fbpx
Monday, January 25, 2021

Pakistan revolution can be to India’s gain

Reading Time: 3 minutes

Strong economics can be a boon for neighbours who have had problems festering between them for far too long

The Karachi Stock Exchange Index had an astonishing return in 2016. It is up more than 52 percent over the past year – and the World Bank has forecast a growth rate of 5.2 percent this year. There is no doubt about it: there is an economic revolution taking place in Pakistan. A country ravaged with issues of terrorism and suicide bombers is now making headlines for other reasons.
India Pakistan Relations.Indian Link
Pakistan’s middle class, which dominates over half its total population, has begun to exert pressure on the government to stimulate economic growth.
This, coupled with relatively improved political stability in recent times, has encouraged multinational businesses such as Apple, Samsung, Unilever, Toyota and Coca Cola to invest more to capture the middle class economic strength tipped to reach over $1 trillion by 2030. Multinationals are being increasingly attracted to Pakistan with returns of over 25 percent being expected in this market.
Post BRICS (Brazil, Russia, India, China and South Africa) and MINT (Mexico, Indonesia, Nigeria and Turkey), we now have the new acronym VARP (Vietnam, Argentina, Romania and Pakistan). Pakistan is about to join the well-respected “emerging market” index of the MSCI which includes the 24 countries that represent 10 percent of world capitalisation.

India Pakistan Relations.Indian Link
Photo sourced from Walizahid.com

An economically strong Pakistan is well in India’s interest. It is a neighbour which, with a population of approximately 200 million people, is also the sixth most populous country in the world. A nuclear power in itself, a peaceful Pakistan allows for both nations to focus on solving their own problems. Their problems, unsurprisingly, are not dissimilar, these being investments in infrastructure, reliance on agriculture with the interlocking problems of water, weather and drought, increasing education standards, and finding solutions to the energy issues for their rapidly growing populations.
However, the problems in cross-border terrorism have stalled any meaningful discussions between the two countries. While the Pakistani government has denied any links to these attacks, India has repeatedly proven the source of these terrorism attacks to be from Pakistan. These cross-border terror attacks need to stop if economic cooperation is to develop between the two countries.
India Pakistan Relations.Indian Link
To date, all requests and threats from the Indian side have stalled and failed. Also adding to the tensions is the multibillion dollar China-Pakistan Economic Corridor, part of China’s “One Belt and One Road” or new Silk Road project – a series of roads, railways, pipelines, hydropower plants and other development projects, being built from the Xinjiang province in China to Gwadar in southwestern Pakistan. Passing through territory in Kashmir, which India claims as its own, this could create further tensions between the two countries.
India Pakistan relations.Indian Link
But now, with the changes emerging within the economically ambitious middle class Pakistanis, this can change. An option for the Indian government could be to work through a strategy to reach out to this middle class. Soft diplomacy can work the charm offensive – whether through sporting interactions or arts and culture, including films – to take advantage of the changing demographics and win the middle class Pakistani population over to allow for more pressure on the political system.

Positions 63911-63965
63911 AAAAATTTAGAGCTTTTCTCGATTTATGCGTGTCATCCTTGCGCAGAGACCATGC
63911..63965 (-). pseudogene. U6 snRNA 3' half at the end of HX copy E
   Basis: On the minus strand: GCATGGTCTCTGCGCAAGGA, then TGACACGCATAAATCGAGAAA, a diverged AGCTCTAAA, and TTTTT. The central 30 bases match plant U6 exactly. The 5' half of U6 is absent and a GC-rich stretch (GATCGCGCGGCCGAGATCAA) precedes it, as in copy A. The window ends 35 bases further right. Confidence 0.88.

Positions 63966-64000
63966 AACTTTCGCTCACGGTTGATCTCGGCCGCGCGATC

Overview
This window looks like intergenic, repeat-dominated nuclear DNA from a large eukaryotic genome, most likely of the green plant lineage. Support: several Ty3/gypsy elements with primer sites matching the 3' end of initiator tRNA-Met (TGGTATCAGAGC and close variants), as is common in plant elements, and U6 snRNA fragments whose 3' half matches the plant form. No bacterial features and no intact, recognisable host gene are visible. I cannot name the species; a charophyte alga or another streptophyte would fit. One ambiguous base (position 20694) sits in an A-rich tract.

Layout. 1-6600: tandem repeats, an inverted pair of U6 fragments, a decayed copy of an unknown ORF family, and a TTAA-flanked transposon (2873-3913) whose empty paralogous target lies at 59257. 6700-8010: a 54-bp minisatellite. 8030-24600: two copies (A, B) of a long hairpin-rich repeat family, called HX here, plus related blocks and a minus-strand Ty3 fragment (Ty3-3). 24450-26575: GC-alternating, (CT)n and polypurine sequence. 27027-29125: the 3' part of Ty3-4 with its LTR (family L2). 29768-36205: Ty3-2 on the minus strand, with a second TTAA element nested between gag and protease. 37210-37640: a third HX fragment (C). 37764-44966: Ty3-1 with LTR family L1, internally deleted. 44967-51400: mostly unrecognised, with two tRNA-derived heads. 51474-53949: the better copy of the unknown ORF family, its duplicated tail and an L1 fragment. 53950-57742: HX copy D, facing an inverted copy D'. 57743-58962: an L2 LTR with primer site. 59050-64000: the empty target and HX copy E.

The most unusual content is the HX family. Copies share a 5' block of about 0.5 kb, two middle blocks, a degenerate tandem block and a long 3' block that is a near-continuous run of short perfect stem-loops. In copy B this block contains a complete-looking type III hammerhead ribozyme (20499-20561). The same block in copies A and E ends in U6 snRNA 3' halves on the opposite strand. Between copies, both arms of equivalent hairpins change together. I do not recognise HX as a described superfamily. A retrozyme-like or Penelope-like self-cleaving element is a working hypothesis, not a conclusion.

There is a revolution on India’s doorstep, and a fresh approach needs to be taken to perhaps find solutions to problems which have festered for far too long between neighbours.

- Advertisement -
Pawan Luthra
Pawan Luthra
Pawan is the publisher of Indian Link and is one of Indian Link's founders. He writes the Editorial section.

Related Articles

LEAVE A REPLY

Please enter your comment!
Please enter your name here

Podcasts

Ep8: Indian links in Indigenous Australian poet Ali Cobby Eckermann’s life

0
To celebrate NAIDOC week 2020 (between 8-15 November) I spoke to Yakunytjatjara poet Ali Cobby Eckermann about her time in India where she taught...

Ep 7: In the case of Sushant Singh Rajput

0
  The torrid and high-octane Sushant Singh Rajput case has been fodder for Indian people and press for the last few months. The actor’s tragic...

Ep 6: The Indian LGBTQ+ community in 2020

0
  It’s been two years since the world’s largest democracy repealed the draconian Section 377 which used to allow discrimination against homosexual people. Only this...

Latest News

aboriginal flag

Indigenous Australians, living without conciliation

0
  I am a citizen of Australia and yet I am not a citizen of the nation I reside in within Australia. This anomaly affects...

The night we fled our home in Kashmir

0
  “26 January is coming up, memsaab,” the milkman I had known for years said to me. “Maybe you should put up a black flag...
the white tiger netflix

Review: The White Tiger (Netflix)

0
  "Don't believe for a second there's a million-rupee game show you can win to get out of it". That's Balram Halwai in The White...
lilly singh

WATCH: Lilly Singh as Sima Taparia in “Indian Matchbreaking”

0
  Whether we liked it or not, most of us gave into the Sima Taparia craze during lockdown. Within days, we'd all binged on Netflix's...
karl rock

From New Zealand to New Delhi: Meet YouTube’s Karl Rock

0
  When Karl Rock picks up the phone (with a cheerful ‘Namaste!’ no less), his New Zealand accent is apparent. That is, until he bursts...